**First Lozada Circle:** $A_B$, $B_C$, $C_A$ (and $A_C$, $B_A$, $C_B$) are orthogonal projections of mid-height points. Straightforward right-triangle trig yields
$$|BA_B|=r\sin^2C\sin A, \; |CB_C|=r\sin^2A\sin B, \; |AC_A|=r\sin^2B \sin C\;\to\; \lambda=\frac{1}{8r^2}$$
**Second Lozada Circle:** $A_B$, $B_C$, $C_A$ (and $A_C$, $B_A$, $C_B$) are orthogonal projections of points where altitudes meet the circle having the orthocenter and centroid as a diameter. A coordinate bash gives
$$|BA_B| = \frac{8|\triangle ABC|^2}{3ab^2}, \quad |CB_C|=\cdots, \quad |AC_A|=\cdots \quad\to\quad \lambda = \frac{8|\triangle ABC|^2}{3a^2b^2c^2}$$
**Fourth Lozada Circle:** $A_B$, $B_C$, $C_A$ (and $A_C$, $B_A$, $C_B$) are points where the side-lines meet lines through "opposite" sides of Pythagoras-esque squares erected on the triangle's sides. Here again, simple trig allows us to write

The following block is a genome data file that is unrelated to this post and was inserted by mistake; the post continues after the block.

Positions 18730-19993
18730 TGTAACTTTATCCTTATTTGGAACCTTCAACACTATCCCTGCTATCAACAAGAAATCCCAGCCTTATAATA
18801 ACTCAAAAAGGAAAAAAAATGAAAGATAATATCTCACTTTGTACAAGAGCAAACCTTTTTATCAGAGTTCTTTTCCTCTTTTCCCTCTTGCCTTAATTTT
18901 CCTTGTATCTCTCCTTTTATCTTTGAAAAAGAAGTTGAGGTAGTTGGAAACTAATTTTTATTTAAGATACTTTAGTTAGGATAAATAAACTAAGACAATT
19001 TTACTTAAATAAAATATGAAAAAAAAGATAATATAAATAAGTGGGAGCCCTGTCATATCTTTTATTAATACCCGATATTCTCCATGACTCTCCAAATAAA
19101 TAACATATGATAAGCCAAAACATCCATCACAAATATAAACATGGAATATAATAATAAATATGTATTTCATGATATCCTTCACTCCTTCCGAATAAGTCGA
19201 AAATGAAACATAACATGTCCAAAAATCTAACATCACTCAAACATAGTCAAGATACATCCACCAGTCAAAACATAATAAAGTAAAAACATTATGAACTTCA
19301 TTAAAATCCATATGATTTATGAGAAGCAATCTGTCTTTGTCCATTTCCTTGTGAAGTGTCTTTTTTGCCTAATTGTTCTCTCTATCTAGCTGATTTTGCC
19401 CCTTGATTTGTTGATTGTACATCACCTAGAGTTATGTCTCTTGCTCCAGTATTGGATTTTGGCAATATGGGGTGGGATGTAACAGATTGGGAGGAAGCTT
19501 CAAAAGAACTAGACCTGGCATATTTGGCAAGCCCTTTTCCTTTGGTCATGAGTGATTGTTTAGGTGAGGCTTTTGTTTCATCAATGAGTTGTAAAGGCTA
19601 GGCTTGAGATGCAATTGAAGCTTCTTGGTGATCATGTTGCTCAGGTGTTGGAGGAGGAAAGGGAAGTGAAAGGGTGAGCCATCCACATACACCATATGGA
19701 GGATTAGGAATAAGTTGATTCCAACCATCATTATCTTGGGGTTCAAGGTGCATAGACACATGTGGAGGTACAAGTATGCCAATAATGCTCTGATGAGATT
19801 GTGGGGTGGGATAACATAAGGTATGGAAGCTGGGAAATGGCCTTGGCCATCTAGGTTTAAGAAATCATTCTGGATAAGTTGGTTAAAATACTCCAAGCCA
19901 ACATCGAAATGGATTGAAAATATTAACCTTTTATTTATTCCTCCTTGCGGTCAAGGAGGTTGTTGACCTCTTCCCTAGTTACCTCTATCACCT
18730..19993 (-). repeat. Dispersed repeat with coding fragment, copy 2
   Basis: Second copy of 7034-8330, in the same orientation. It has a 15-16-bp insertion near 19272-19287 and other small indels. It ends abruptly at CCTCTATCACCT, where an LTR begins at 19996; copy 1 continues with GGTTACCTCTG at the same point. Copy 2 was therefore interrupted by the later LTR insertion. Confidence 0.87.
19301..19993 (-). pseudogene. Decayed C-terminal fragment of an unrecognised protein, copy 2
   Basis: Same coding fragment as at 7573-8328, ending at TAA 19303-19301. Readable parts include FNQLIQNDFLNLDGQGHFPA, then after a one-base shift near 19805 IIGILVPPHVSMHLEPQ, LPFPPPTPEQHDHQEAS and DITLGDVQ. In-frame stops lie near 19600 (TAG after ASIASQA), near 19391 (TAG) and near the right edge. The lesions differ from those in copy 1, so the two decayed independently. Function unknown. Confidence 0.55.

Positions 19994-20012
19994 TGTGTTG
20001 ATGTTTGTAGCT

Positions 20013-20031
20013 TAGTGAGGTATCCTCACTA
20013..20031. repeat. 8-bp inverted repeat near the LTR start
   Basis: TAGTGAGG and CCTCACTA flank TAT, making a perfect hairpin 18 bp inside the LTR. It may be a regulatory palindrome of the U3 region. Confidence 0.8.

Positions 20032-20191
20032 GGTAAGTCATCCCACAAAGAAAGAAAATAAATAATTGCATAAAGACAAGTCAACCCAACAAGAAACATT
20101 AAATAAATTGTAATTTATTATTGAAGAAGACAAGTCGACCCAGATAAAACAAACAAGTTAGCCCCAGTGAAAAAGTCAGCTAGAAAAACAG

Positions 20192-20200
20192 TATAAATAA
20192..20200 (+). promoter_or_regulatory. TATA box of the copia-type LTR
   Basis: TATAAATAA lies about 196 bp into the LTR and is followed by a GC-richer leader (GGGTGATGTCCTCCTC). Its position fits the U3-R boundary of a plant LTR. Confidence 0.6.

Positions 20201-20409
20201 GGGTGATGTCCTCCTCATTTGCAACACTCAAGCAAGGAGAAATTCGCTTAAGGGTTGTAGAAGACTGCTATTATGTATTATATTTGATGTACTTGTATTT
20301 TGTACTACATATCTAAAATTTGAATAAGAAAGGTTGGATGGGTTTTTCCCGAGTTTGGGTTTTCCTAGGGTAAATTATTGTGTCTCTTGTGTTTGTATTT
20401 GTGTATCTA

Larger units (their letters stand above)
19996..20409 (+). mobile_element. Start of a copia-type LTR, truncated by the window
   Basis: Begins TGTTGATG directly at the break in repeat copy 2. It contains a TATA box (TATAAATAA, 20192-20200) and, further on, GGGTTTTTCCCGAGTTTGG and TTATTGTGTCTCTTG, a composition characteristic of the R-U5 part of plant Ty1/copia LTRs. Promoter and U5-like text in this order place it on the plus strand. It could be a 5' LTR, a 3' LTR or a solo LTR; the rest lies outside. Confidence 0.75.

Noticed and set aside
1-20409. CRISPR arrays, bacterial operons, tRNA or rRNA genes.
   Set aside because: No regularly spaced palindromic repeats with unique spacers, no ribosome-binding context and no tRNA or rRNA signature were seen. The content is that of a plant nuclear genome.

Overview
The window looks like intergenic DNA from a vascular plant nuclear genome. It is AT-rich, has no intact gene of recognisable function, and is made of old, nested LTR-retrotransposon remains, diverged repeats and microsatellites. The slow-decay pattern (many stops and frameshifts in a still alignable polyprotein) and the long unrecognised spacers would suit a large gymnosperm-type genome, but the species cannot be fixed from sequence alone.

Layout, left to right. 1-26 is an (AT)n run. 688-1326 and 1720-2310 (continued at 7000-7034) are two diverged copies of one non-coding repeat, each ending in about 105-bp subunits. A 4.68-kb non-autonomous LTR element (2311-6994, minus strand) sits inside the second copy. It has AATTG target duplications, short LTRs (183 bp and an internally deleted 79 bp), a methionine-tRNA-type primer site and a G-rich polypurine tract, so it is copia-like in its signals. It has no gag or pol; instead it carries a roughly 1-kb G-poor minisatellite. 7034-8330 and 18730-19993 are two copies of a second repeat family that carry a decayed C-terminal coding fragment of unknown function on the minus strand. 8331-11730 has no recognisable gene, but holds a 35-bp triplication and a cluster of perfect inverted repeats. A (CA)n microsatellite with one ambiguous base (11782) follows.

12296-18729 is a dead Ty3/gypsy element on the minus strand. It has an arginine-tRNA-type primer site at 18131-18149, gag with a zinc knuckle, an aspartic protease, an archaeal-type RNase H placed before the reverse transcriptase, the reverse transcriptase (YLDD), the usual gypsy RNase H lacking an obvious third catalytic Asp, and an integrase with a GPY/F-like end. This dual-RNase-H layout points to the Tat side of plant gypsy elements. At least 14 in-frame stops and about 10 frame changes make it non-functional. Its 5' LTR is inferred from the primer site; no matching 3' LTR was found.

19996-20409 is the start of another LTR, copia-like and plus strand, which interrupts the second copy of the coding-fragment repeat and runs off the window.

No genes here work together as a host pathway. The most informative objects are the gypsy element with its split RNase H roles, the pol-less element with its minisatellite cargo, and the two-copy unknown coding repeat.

$$|BA_B|=-\frac{c}{\sin B}, \quad |CB_C|=\cdots, \quad |AC_A|=\cdots \quad\to\quad \lambda=-\frac{1}{2|\triangle ABC|}$$
(I don't know why OP asserts the existence of "only one" circle derived from the Fourth Lozada Circle. There are two.)

OP seems to be suggesting that the Taylor circle doesn't quite fit with this investigation. In fact, the Taylor Circle (rather, each of two triples of points it determines on the triangle) is magical:

**Taylor Circle:** $A_B$, $B_C$, $C_A$ (and $A_C$, $B_A$, $C_B$) are orthogonal projections of the feet of triangle's altitudes onto the side-lines. Specifically, with $X_Y$ the projection of the foot from vertex $Y$ projected onto the side-line opposite vertex $X$, we find
$$|BA_B|= a\sin^2C \qquad |CB_C|=b\sin^2A \qquad |AC_A|=c\sin^2B \quad\to\quad \lambda=\frac{1}{4r^2}$$
Here's a figure showing a Taylor Circle (blue) and associated First and Second Magic Circles:

I'll stop typing now.